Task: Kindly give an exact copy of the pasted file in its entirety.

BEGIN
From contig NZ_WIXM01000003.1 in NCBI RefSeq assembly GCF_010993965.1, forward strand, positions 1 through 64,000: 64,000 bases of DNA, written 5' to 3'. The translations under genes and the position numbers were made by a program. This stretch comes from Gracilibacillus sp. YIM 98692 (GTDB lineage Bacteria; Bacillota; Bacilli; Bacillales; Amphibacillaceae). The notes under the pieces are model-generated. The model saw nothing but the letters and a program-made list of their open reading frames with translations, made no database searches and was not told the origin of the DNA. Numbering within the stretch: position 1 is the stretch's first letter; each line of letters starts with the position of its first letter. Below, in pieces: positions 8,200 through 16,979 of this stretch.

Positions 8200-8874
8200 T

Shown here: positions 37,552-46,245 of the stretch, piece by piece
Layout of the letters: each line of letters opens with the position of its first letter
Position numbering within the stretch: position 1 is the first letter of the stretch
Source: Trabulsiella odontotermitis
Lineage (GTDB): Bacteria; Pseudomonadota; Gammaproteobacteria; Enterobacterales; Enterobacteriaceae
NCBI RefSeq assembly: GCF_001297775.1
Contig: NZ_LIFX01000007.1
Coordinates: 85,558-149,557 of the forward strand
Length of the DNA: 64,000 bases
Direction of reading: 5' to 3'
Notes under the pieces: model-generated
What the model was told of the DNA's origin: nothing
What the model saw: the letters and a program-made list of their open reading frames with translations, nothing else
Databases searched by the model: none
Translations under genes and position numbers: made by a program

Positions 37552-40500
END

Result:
From contig NZ_WIXM01000003.1 in NCBI RefSeq assembly GCF_010993965.1, forward strand, positions 1 through 64,000: 64,000 bases of DNA, written 5' to 3'. The translations under genes and the position numbers were made by a program. This stretch comes from Gracilibacillus sp. YIM 98692 (GTDB lineage Bacteria; Bacillota; Bacilli; Bacillales; Amphibacillaceae). The notes under the pieces are model-generated. The model saw nothing but the letters and a program-made list of their open reading frames with translations, made no database searches and was not told the origin of the DNA. Numbering within the stretch: position 1 is the stretch's first letter; each line of letters starts with the position of its first letter. Below, in pieces: positions 8,200 through 16,979 of this stretch.

Positions 8200-8874
8200 T

Shown here: positions 37,552-46,245 of the stretch, piece by piece
Layout of the letters: each line of letters opens with the position of its first letter
Position numbering within the stretch: position 1 is the first letter of the stretch
Source: Trabulsiella odontotermitis
Lineage (GTDB): Bacteria; Pseudomonadota; Gammaproteobacteria; Enterobacterales; Enterobacteriaceae
NCBI RefSeq assembly: GCF_001297775.1
Contig: NZ_LIFX01000007.1
Coordinates: 85,558-149,557 of the forward strand
Length of the DNA: 64,000 bases
Direction of reading: 5' to 3'
Notes under the pieces: model-generated
What the model was told of the DNA's origin: nothing
What the model saw: the letters and a program-made list of their open reading frames with translations, nothing else
Databases searched by the model: none
Translations under genes and position numbers: made by a program

Positions 37552-40500